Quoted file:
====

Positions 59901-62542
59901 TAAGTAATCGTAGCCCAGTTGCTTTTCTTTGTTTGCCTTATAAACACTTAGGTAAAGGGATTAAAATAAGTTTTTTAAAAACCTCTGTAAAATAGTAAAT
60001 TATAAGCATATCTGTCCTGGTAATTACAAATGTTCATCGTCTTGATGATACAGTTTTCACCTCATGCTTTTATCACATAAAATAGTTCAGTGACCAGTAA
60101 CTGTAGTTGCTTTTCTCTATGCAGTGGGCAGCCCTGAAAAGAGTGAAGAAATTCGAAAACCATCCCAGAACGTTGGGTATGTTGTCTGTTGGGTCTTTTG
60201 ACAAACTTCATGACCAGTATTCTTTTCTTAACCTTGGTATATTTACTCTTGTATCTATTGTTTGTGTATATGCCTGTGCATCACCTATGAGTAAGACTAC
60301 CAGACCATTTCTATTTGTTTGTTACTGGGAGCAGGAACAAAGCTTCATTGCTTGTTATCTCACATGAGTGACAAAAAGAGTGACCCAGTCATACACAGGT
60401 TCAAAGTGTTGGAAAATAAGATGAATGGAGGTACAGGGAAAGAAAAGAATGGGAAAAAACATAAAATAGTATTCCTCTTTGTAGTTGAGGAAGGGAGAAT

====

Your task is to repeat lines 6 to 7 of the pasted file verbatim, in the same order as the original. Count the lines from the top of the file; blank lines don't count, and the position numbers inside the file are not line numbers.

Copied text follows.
60301 CAGACCATTTCTATTTGTTTGTTACTGGGAGCAGGAACAAAGCTTCATTGCTTGTTATCTCACATGAGTGACAAAAAGAGTGACCCAGTCATACACAGGT
60401 TCAAAGTGTTGGAAAATAAGATGAATGGAGGTACAGGGAAAGAAAAGAATGGGAAAAAACATAAAATAGTATTCCTCTTTGTAGTTGAGGAAGGGAGAAT